Berthe Morisot was a copyist at the Louvre and it was here one day in 1868 that she met the French painter, Henri Fantin-Latour, who in turn introduced her to the painter, Édouard Manet.  Berthe was soon persuaded to become one of Manet’s models and during their long and close friendship he painted no fewer than eleven portraits of her. Édouard Manet was one of the new generation of artists who was unhappy with the Salon and the way the jurists held sway over what paintings would be allowed into the Salon’s  annual exhibitions.  Two of his works put forward to the jurists of the Salon had caused controversy.    His paintings Olympia (My Daily Art Display Oct 12th 2011) and Le Déjeunier Sur L’herbe (My Daily Art Display Dec 23rd 2010)  were controversial enough for them to be excluded from being exhibited at the Salon and in an act of retaliation, he chose to enter them into his own exhibition, in which he made his work The Balcony the main attraction.  This 1869 work featured a number of people on a balcony, one of who was Berthe Morisot, whom he had persuaded to pose for the work.  Berthe Morisot became friendly with the Manet family and the Morisot and Manet families socialised regularly.  Six years later Berthe Morisot married Eugène Manet, Édouard’s younger brother.

Edma Pontillon, née Morisot,  became pregnant with her first child at the end of 1869 and for a time that winter she returned to the family home to receive some comfort and support from her family whilst she waited for the birth of her first child.  For My Daily Art Display featured oil on canvas painting today, I am going back to that winter of 1869 and the return of the pregnant Edma Morisot to the family household.  It was during that stay that Berthe painted her mother and sister sitting together.  The painting, completed in 1870, is entitled Portrait of Cornélie Morisot and Edmé Pontillon (Mother and Sister of the Artist) and was one of her largest works which now hangs at the NGA Washington.   

It is a family portrait and in it she has portrayed her mother, Marie-Cornélie Morisot, reading whilst her sister, Edma, sits close by, within the family’s drawing room. We see the mother is concentrating upon reading her book and looks as if she is oblivious to her daughter’s presence.  Edma is portrayed with a dazed expression, in an almost dream like state, totally in a world of her own.  Again,  as I have asked on other occasions, look at the face of the daughter, what do you detect from her expression?  Why has her sister depicted her in this way?  To me her facial expression is a study of contemplation, almost meditation.   Maybe she is lost in thought with the arrival of her first child and considering what her future life will be like. Maybe her mother is reading out aloud and she is simply concentrating on her mother’s words.   Is Edma a young mother-to-be?  Look at her.  What age would you think she is?  Barely out of her teens or in her early twenties?  She in fact is not as young as her sister has depicted her as she was born in 1839 and at the time of the painting had had her thirtieth birthday.  The pure white colour of Edma’s dress is voluminous enough to hide the fact that she is pregnant,  as at the time Berthe, no doubt, had thoughts of having the work accepted for the Salon and she probably realised that depicting a pregnant woman would not please the jurists.  The virginal-white colour of Edma’s dress contrasts with the black one worn by her mother, who could be still in mourning for the death of her own mother, Marie-Caroline (Mayniel) Thomas earlier that year.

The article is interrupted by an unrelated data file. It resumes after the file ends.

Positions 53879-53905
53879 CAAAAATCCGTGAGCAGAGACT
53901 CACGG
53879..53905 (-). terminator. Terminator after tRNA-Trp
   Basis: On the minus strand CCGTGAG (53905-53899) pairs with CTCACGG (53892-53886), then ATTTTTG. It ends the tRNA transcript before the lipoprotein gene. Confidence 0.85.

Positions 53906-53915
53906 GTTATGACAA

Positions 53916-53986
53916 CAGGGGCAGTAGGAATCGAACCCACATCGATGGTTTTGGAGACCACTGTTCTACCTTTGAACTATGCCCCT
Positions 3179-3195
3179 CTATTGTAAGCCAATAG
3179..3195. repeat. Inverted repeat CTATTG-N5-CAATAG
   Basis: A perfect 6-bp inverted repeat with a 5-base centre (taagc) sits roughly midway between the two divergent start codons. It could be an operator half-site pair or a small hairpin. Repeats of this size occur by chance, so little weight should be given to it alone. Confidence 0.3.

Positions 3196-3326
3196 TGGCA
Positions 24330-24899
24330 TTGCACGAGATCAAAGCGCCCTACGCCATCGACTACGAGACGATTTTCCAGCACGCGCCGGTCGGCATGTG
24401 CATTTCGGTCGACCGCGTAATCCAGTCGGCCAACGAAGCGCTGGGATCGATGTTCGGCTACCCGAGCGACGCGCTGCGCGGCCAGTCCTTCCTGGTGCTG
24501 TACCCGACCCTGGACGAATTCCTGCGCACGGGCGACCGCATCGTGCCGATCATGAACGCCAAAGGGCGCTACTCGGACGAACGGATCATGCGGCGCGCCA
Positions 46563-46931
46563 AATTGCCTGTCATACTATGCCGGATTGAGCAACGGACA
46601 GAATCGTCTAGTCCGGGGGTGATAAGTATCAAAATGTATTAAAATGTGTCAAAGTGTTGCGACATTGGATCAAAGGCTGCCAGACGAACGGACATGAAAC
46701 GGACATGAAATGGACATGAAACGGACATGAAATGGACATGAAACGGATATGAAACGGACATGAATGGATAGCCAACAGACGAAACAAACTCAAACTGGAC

The painting was exhibited at the Salon of 1870 and it is thought that she also included it in the first exhibition held by the Impressionist painters in 1874.  The lead-up to Berthe putting forward the painting to the Salon jurists is an interesting tale, as the ever self deprecating Morisot was in two minds whether to even exhibit it.  In the end she approached Édouard Manet for his advice as to whether to submit the work.  He called at the Morisot household on the deadline day for Salon submissions to inspect the painting.  In one of Berthe’s letters she wrote about this inspection and told how Manet said nothing but instead extensively repainted the figure of the mother!  Berthe was mortified by what Manet had done and now wondered even more whether she should submit the painting to the Salon jurists.  She told her mother what had happened and of her dilemma with whether to exhibit the work as now it had been partly done by Manet, saying that she would “rather be at the bottom of the sea” than for this picture to appear at the Salon.  She went on to describe to her mother what had happened when Manet started to touch-up her work:

“…it isn’t possible to stop him; he passes from the petticoat to the bodice, from the bodice to the head, from the head to the background.”